Daphne is a rare treat of a film. Its raw immediacy and wit both delight and worry. Set in East London, close to the city’s centre and in an area where so many young people flock in order to live out something exciting, it follows a few moments in the life of a woman, still young enough to live fast – without risking a rapid middle-aged decline.
Daphne; dir.: Peter Mackie Burns; UK 2017, 88 minutes. Our Rating: ★★★★/5
Daphne (Emily Beacham) works in the kitchens of a low-key, somewhat rustic, fashionable but not chic restaurant, run by two hard-working chefs – a couple. The husband (Tom Vaughan-Lawlor) is fond of Daphne, and covers up for her slapdash work. He seems to see through her nihilism and bleak wit. Perhaps she was different in the past. Her mother (Geraldine James) too, though unwell, is similarly patient, and visits her daughter despite wry rebuffs.
Daphne stumbles from day to day, from drink to drink – often drinking alone, and occasionally towards one indifferent man to another. There is little joy in any of this, but it does provide her with good opportunities to display her gift with words, her cod philosophy and pithy remarks. She reads Slavoj Žižek, but she is too intelligent to take him seriously – he simply offers more material for her to disarm men with blasé homilies. Her conversations with strangers, colleagues, loved ones, are to savour. She proffers delicious insults, which will no doubt become in time a cherished part of the London vernacular.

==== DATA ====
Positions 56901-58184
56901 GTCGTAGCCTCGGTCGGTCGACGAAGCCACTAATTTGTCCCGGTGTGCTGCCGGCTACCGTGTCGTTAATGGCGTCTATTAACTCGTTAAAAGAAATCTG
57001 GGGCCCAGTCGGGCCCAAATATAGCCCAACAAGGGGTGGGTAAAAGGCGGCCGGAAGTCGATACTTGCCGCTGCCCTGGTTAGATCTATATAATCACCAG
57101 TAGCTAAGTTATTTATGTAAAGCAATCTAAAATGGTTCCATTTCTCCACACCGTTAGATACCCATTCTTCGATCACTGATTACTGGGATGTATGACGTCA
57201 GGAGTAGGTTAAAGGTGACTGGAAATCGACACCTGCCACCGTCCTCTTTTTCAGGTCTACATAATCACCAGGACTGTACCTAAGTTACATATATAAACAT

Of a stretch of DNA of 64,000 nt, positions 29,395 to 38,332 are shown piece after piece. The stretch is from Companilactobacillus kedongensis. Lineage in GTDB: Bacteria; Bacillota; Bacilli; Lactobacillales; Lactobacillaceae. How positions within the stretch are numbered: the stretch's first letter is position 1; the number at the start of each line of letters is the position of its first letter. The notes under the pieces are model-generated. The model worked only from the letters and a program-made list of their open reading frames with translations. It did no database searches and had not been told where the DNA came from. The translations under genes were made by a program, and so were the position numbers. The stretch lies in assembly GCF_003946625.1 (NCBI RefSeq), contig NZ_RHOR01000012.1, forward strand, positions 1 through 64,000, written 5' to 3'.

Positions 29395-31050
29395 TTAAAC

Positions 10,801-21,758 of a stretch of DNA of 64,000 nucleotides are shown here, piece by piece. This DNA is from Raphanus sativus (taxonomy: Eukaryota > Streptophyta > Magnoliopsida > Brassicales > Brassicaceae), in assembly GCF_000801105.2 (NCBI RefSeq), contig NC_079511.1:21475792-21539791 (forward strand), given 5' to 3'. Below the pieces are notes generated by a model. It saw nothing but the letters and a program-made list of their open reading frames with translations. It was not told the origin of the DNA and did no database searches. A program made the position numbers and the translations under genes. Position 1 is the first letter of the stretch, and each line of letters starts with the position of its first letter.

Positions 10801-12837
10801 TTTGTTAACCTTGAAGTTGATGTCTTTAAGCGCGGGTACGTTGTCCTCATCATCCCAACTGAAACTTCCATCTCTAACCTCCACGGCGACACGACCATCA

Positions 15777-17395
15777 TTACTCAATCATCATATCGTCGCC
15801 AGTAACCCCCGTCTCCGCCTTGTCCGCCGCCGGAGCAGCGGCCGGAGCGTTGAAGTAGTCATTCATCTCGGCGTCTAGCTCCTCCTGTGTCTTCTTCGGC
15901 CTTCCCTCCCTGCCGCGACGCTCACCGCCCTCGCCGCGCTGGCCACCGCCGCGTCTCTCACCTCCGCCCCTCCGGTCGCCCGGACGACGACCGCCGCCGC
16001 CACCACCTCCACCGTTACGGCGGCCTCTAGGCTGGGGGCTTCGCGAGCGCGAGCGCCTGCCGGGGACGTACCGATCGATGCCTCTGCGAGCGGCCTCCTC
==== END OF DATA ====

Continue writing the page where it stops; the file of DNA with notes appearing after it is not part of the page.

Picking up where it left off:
Emily Beacham plays Daphne with complete integrity. She does justice to her sharp tongue, repartie, intelligence. Daphne’s urchin-like personality – in both senses of the word – shines. Beacham perfects here that art of not being sorry for oneself when one is, in fact, rather sorry for oneself.
One night, Daphne witnesses a shocking incident, an incident which forces her to engage with life more gently; but this engagement takes time – the incident is a submarine depth-charge, slowed down by the resistance of water, a low rumble rather than an explosion. In her customary, desultory manner, she continues in her ways – on the surface, insensitive and droll; she keeps herself together. She is tomboyish and brave, adept at deflection; not ever the type to reflect or have a little cry, and for that matter, not brittle either.
And she is a Londoner. However hard London life can be, and however robust Daphne wants to be, she will not escape the kindness of strangers, just in the same way as she herself was a kind stranger, at a desperate time, when someone else had needed her help.
This film is a wonderful snapshot of a particular kind of London life and feels very true to that. It is a love letter to London and Londoners, acknowledging both the grime and the hope.
Nadia Bee is a writer and filmmaker. She tweets @NadjaBee.